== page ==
The fin-based LED chip architecture could be a game-changer in terms of device efficiency.
A novel LED chip architecture developed jointly by the National Institute of Standards (NIST), University of Maryland, Rensselaer Polytechnic Institute, and the IBM Thomas J. Watson Research Center has the potential to be a real game-changer in terms of device efficiency.
The team has successfully demonstrated its concept in the lab and recently published a paper discussing its work in the Science Advances peer-reviewed journal. The new design promises the potential for an orders-of-magnitude increase in brightness, anywhere from 100 to 1,000 times that of current submicron-sized LEDs, making this design an attractive alternative for emerging technologies in a variety of applications.
By now we are all familiar with the degree to which LEDs have taken over the lighting industry, in large part due to their vast improvement in operating efficiency over earlier technologies. But a roadblock still remains that imposes a limit on just how efficient LEDs can be; a phenomenon known as “efficiency droop” that has long frustrated designers of products that use LEDs. Efficiency droop is caused by a decrease in external quantum efficiency (EQE), a measure of how efficiently the LED converts electrons to photons and how easily those photons are able to escape the LED materials. This decrease in EQE occurs with increasing operating current and is attributed to a rise of non-radiative recombination and an elevated p-n junction temperature which, in turn, impacts the recombination process in the diode’s active region.
The research team that developed the new architecture was working on physical designs different from the usual flat LED “chips” to provide a solution for applications like NIST’s NOAC (NIST on a Chip) technology. The end result was an LED source made up of zinc oxide “fins,” each approximately 5 microns long, combined into an array resembling a comb. The structure and materials used (ZnO-GaN) produce light in a band at the boundary between violet and UV. Via three-dimensional finite-difference time-domain (FDTD) modeling, the team was able to determine that the fins emit light from facets open to the air with an extraction efficiency of about 15%. In addition, spectral radiant flux measurements confirmed that the output power of this fin-based design increased linearly with increasing drive current, indicating that the factors that contribute to efficiency droop (electron leakage, Auger recombination, defect-related recombination, and temperature effects) were insignificant.
This diagram shows the structure of a “fin-based” LED.
The team attributes the elimination of efficiency droop to the physical geometry of the fin design. It is important to note that in an LED, the current in the n-type material must be equal to the current in the p-type material. Therefore, for planar LED designs in which the n-type and p-type materials are the same size, the dimensions of the recombination region are essentially constant regardless of injected current. However, in order for the fin LED to provide sufficient numbers of electrons to combine with the holes generated over a larger physical area, the recombination region expands further into the fin as higher current is applied, resulting in an elimination of efficiency droop.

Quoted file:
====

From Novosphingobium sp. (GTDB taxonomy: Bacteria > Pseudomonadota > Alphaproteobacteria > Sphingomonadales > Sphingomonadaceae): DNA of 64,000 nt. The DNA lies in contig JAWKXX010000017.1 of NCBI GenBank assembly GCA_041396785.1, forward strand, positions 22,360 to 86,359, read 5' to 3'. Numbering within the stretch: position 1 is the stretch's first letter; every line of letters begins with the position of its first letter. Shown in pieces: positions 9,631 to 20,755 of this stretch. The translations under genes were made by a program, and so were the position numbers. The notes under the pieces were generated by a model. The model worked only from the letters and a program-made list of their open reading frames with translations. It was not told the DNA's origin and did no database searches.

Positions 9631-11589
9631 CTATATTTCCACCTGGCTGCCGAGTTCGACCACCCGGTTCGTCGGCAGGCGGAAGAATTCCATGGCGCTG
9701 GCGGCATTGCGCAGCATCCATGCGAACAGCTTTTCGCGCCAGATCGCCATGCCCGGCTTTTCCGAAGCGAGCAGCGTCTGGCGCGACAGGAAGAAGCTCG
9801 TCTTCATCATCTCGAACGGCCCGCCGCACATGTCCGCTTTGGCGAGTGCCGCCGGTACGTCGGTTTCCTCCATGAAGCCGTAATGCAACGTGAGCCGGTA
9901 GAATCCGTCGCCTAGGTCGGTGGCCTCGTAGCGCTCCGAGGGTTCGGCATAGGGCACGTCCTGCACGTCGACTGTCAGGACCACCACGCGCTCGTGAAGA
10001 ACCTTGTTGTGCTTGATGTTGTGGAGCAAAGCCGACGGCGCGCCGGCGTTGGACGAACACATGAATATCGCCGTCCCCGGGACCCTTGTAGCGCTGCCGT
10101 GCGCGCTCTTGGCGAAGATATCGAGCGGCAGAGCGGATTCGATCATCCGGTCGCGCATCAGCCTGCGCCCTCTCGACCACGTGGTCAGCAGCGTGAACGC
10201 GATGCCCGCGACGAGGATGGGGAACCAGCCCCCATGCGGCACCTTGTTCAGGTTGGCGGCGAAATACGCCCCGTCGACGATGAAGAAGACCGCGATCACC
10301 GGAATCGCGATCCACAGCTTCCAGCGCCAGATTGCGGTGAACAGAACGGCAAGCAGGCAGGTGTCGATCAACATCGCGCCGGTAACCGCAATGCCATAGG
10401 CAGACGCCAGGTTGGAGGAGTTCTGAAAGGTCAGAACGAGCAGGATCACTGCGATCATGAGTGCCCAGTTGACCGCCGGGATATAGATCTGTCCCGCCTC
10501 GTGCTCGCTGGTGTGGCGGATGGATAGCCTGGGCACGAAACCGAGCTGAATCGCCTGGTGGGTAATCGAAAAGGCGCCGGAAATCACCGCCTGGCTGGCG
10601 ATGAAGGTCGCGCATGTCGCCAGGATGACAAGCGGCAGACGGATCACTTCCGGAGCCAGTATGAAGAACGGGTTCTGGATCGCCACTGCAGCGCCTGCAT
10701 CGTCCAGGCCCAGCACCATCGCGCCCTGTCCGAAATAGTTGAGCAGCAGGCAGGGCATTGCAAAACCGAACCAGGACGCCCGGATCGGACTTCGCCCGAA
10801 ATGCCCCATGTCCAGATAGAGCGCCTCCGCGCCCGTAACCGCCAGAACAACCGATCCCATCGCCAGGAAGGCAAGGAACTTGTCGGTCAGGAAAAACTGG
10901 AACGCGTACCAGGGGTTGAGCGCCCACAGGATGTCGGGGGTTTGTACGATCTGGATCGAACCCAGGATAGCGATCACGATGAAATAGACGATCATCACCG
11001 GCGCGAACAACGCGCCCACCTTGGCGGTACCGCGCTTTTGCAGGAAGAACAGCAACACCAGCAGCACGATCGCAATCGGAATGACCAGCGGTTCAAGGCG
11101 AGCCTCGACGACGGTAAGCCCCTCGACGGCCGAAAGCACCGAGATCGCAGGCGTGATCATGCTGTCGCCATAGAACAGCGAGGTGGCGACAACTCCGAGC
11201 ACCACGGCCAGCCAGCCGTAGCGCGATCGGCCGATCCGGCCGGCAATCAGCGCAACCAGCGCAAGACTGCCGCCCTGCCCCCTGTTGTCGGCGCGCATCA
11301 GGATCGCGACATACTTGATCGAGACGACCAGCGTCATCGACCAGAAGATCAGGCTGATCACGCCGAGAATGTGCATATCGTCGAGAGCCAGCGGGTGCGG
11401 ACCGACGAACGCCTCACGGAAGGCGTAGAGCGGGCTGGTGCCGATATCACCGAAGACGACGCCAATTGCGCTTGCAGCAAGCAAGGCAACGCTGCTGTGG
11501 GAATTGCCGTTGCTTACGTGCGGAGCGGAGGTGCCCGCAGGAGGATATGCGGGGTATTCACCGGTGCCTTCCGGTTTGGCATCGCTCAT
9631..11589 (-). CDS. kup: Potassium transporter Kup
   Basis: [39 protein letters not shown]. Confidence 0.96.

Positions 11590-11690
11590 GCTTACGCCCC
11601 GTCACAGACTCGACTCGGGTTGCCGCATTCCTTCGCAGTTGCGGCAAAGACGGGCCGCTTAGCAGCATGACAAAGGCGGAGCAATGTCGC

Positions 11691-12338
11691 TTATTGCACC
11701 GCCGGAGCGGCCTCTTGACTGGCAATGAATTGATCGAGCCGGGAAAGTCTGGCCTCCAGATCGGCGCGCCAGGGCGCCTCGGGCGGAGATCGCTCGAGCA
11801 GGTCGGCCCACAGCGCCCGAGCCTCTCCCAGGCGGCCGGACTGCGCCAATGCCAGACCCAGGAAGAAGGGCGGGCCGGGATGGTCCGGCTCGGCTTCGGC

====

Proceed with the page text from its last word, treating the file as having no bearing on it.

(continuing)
Even more surprising, the team found that at drive currents above about 50 mA, the emission spectrum of this new design gradually changed from a broader output spectrum centered around 385 nm to two narrow lines at 403 nm and 417 nm. Based on their calculations, the team believes this transition takes place when the recombination region reaches the top of the fin and can, therefore, no longer expand with increasing current. At this point, the fin behaves like a Fabry-Perot cavity, enabling lasing.
LEDs have been incorporated into myriad applications beyond lighting, including displays, biomedicine, disinfection, and sensors and security systems. The main challenge up to now has been that efficiency droop limits output power to nanowatts, which, in turn, limits the performance of these devices. A fin-based architecture appears to be a viable solution to this problem, allowing for radiant power output in the microwatt range. And because of their high radiant power output, submicron LED and laser devices like this new fin design have the potential to facilitate yet another major shift in how LEDs are deployed in the products and systems we use every day.
This article was originally published on EDN.
—Yoelit Hiebert has worked in the field of LED lighting for over 10 years and has experience in both the manufacturing and end-user sides of the industry.